Dictionaries are obviously helpful but we have also been talking about the inadequacy of words and the need to stretch words in order to better 'speak' of a reality that is too rich to be captured by words. Such a word is judgment and another is incarnation. Many scoff at and dismiss the notion of incarnation in the 21st C. I do not accept the understanding as it is commonly presented (God down to man) but understood in a new way, it holds interesting possibilities. The dictionary definition (a person who embodies in the flesh a deity, spirit) can be helpful but on its own, doesn't get us very far.  Even Spong's idea of God as a verb, a noun (defined as a word used to identify any of a class of people, places, or things) as a verb (defined as word used to describe an action, state, or occurrence) opens up new possibilities, new insights and new understandings. 

Sometimes, we have to go for it, as long as it is sincere and with great care. As Uncle Ben said to Spider Man, "with great power comes great responsibility."

 

No need to be so subtle.  Jesus condemned the pharisees because they used religion, what was holy, to hurt and exclude people.  Every one of us is capable of using what is holy to hurt "the other", and our natural inclinations as a human being are to do just that.

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1 hour ago, FireDragon76 said:

No need to be so subtle.  Jesus condemned the pharisees because they used religion, what was holy, to hurt and exclude people.  Every one of us is capable of using what is holy to hurt "the other", and our natural inclinations as a human being are to do just that.

It was not natural for others to misuse religion to hurt others. For example, Jesus (I know you might be able to excuse him because you believe him to be the Son of God, however, he was human), Mary, the alleged Joseph, the brothers and sisters of Jesus, his disciples and even Paul, who we could accuse of misuse when he was Saul but then changed. Plus we have countless others throughout history, most unknown to us by name, who never misused religion (actually if they had, we probably would have heard about them, like the Pope, Luther was against).So there is no natural inclination if so many can go against it what is their (so called) nature. There is no natural perversity, no original sin so defined by Augustine. There is only one sin, the original one of self-centeredness that presents in many ways. We are not born with a 'stain' we are born to a world where self-centeredness, big and small reigns and we are to greater and lesser degree nurtured in the way of the world. And we need help to 'overcome' the way of the world, but we need help for most things in human life. And help has always been here, even before the Christ (or was God not present to humanity?) and many were and are oriented (led, encouraged, cajoled, educated, challenged) from the get-go to love, to self-less ness and sin/selfishness is overcome because they, regardless of their religion, have chosen love (again, to greater and lesser degrees). The Christ put a spotlight on the God who was always with us: Jesus revealed what and where God already was.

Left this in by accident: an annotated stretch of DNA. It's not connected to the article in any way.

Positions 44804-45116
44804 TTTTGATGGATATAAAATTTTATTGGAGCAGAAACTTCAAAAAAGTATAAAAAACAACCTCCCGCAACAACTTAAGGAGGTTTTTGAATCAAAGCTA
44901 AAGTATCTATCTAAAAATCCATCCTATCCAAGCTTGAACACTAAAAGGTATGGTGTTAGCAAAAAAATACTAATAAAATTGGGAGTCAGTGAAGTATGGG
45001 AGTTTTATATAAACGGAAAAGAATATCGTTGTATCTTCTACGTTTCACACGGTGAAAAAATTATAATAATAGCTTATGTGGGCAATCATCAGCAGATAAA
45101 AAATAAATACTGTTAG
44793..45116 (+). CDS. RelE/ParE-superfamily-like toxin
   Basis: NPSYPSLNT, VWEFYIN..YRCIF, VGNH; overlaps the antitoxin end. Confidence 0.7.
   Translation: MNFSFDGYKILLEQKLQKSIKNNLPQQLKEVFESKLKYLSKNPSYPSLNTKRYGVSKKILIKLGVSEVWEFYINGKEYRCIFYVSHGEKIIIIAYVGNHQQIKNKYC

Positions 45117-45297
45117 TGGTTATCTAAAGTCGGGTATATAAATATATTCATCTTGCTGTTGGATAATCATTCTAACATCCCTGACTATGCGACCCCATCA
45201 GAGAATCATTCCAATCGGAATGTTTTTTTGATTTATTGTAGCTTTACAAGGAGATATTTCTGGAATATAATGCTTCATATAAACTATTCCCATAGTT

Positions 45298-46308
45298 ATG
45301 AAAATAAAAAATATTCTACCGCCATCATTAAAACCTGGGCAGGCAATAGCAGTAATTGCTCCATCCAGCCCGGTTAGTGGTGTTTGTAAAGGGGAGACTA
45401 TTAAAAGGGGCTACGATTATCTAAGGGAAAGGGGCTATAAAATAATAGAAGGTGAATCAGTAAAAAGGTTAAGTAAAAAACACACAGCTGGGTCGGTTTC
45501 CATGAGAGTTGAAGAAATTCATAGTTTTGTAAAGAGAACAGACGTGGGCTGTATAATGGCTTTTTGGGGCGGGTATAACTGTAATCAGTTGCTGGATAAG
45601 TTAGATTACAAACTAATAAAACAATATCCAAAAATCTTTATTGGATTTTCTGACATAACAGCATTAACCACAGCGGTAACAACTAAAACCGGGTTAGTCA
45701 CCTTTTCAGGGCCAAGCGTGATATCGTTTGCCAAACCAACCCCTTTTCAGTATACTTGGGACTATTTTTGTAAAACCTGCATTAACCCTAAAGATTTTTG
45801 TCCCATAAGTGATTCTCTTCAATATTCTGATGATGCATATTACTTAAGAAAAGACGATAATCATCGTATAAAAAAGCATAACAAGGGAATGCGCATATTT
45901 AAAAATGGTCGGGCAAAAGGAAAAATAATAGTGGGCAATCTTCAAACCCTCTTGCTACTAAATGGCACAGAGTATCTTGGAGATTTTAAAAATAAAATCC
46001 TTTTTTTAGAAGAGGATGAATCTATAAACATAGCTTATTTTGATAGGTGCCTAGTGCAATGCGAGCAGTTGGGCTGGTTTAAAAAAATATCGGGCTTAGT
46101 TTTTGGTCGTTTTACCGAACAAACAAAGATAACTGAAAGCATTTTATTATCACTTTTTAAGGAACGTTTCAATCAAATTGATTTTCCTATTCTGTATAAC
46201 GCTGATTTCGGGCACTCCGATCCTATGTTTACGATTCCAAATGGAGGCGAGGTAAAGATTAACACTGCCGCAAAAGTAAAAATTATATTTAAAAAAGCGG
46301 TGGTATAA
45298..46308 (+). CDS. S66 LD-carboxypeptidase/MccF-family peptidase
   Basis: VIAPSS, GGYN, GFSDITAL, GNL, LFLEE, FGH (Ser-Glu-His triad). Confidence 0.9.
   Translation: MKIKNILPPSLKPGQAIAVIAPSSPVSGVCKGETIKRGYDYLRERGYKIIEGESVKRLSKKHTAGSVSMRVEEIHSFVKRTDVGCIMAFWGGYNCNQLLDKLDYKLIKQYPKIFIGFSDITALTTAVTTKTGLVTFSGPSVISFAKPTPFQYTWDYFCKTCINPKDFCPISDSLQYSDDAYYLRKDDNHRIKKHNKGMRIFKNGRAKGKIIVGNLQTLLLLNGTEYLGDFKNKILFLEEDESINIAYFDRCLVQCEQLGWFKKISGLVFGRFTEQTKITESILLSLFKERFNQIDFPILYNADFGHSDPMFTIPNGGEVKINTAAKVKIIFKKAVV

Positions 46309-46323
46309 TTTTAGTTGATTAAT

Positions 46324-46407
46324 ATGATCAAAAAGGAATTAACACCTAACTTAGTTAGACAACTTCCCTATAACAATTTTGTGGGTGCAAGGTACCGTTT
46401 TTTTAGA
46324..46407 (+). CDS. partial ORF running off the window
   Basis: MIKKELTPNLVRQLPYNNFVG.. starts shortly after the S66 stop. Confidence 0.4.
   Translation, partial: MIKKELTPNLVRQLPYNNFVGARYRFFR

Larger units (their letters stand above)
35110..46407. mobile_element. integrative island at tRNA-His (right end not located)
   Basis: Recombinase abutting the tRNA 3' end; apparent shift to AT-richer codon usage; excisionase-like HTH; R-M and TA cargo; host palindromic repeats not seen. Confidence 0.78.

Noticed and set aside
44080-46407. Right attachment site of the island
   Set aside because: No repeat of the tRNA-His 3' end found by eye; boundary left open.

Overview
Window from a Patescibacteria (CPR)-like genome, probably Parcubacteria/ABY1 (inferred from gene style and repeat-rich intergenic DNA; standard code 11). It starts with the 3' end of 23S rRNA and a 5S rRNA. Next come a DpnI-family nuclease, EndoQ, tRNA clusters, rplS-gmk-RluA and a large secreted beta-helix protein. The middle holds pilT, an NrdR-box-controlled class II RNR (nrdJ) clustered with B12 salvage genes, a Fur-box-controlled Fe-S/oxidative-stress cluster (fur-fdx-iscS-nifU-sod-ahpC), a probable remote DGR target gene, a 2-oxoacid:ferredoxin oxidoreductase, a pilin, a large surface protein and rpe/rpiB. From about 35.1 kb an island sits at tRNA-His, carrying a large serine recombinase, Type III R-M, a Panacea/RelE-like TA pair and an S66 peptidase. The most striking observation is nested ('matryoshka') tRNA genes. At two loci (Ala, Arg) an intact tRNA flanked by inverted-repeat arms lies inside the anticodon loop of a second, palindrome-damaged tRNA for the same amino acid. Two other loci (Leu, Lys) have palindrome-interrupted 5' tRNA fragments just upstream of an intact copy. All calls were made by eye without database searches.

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4 hours ago, FireDragon76 said:

No need to be so subtle.  Jesus condemned the pharisees because they used religion, what was holy, to hurt and exclude people.  Every one of us is capable of using what is holy to hurt "the other", and our natural inclinations as a human being are to do just that.

I believe a natural motivation as a human being is not to hurt or exclude people, but to protect our own interests - as Thormas says, our self centredness. We attack others when we sense a threat to our interests, to the 'solid foundations' of our world, and we will use whatever we have at our disposal in order to regain control of our situation.

Religion was the 'power' that the Pharisees wielded, and they misused it in the same way that the popes of Luther's time (and many others) misused it: to protect their own interests and remove any threats to their sense of control (over themselves as well as others). It's what it seems Trump has been doing with his power, almost on a daily basis. It's what we would expected most (but not all) people to do with the power or ability they have - especially if, for instance, someone starts shooting nearby...

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11 hours ago, possibility said:

Thormas

Please try not to take my comments about general human tendencies and behaviour personally - they are in no way directed towards you.

We want to believe the best of humanity and of society, including their laws and procedures. When you speak of society and humanity in general, I believe you speak of the best of us - the ideal. Those who don't live up to this ideal are anomalies - 'they' are individuals whose thoughts, words and actions temporarily position them apart from humanity as an idealistic whole. They are redeemable (as are we all), but have strayed nonetheless. You believe yourself to be a member of this idealistic whole, and those thoughts, words and actions that might lead you astray are frequent diversions in an otherwise virtuous life.

Please don't read judgement into any of these descriptions, either. I once saw the world as you did, and the fact that I no longer do is a change that I would not necessarily claim to be an improvement, either. I believe you to have a clear understanding of reality: of the world as a whole, of humanity and of your own capabilities.